Zimbabwe v Bangladesh, 2nd Test, Harare April 22, 2013

Pitch questions for back-to-back Tests


Others may have taken it as a rest day but neither Zimbabwe nor Bangladesh opted to put their feet up on what would have been the fifth day of the first Test with both camps were back at work on Sunday.

Grant Flower held a net with his players who had not featured in the Test while Bangladesh were engaged in a full session after they crushing 335-run defeat. But they were not the only ones getting ready. The Harare Sports Club groundstaff were also out in full force, grateful for the extra day to prepare for back-to-back Tests.

This is only the 13th occasion in Test history that the same venue is being used for two Tests in the space of eight days but it is the first time in 11 years that is happening. Sharjah was the most recent case, where Australia and Pakistan played in 2002 and Harare has hosted consecutive Tests once before, in 1999 against Sri Lanka.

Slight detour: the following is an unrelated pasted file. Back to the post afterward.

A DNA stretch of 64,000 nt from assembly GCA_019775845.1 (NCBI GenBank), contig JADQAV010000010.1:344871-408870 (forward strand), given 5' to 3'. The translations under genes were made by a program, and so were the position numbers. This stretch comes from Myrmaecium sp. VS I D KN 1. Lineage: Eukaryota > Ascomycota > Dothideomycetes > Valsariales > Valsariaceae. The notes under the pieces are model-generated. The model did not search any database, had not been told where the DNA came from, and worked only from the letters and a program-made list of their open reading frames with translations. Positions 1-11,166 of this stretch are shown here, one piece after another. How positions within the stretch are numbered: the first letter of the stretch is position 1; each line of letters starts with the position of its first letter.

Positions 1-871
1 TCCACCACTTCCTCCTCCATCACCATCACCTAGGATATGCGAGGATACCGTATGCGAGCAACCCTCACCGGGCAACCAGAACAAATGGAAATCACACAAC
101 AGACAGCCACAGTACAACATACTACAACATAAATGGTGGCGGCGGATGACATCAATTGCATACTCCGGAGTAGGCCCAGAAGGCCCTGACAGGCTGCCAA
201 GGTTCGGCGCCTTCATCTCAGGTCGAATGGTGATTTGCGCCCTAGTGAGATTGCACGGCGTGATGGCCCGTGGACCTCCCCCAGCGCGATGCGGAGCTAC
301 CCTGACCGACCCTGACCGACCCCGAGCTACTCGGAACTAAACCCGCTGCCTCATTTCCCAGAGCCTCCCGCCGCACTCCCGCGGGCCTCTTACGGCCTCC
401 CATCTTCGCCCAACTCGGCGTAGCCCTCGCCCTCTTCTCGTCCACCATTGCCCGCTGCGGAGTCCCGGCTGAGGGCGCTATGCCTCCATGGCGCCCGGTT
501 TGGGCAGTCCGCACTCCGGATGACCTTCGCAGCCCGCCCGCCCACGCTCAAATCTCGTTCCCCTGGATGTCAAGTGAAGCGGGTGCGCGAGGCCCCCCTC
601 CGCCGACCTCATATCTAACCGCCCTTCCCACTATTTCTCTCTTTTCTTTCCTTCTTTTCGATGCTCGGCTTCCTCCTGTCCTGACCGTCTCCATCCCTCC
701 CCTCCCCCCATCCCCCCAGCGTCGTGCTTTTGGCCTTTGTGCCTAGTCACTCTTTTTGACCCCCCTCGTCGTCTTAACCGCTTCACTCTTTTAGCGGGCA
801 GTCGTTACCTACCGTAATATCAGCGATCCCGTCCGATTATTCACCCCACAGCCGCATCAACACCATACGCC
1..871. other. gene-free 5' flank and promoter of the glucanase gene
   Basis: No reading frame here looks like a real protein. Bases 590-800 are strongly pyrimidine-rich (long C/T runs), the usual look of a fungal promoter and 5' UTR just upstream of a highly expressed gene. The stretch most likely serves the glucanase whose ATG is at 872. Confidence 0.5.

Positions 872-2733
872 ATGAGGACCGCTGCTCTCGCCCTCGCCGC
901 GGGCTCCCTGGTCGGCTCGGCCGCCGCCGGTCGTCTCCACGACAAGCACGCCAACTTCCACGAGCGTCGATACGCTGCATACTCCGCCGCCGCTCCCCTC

While it is an advantage to the teams, who have already played once at the ground and will have had some time to get used to it, it is a scramble for the organisers; this time even more so because drizzle is dominating the build-up.

There was rain in the city on Sunday afternoon and early on Monday morning. After a few hours of sunshine, it came down again and more rain is forecast for both Tuesday and Wednesday, with clear skies for the start of the second Test on Thursday.

ESPNcricinfo understands that Zimbabwe would like to leave a similar amount of grass on the surface as was present for the first Test. Brendan Taylor was pleased with both the assistance it offered to the home quicks and that it "took the Bangladesh spinners, which we know is their strength, out of the equation."

The reverse applied too. Bangladesh's seamers, Robiul Islam in particular, also enjoyed the conditions and Zimbabwe's top-order battled. In the hope they will not face a similar early wobble, Zimbabwe have to be careful not to leave too much grass on it.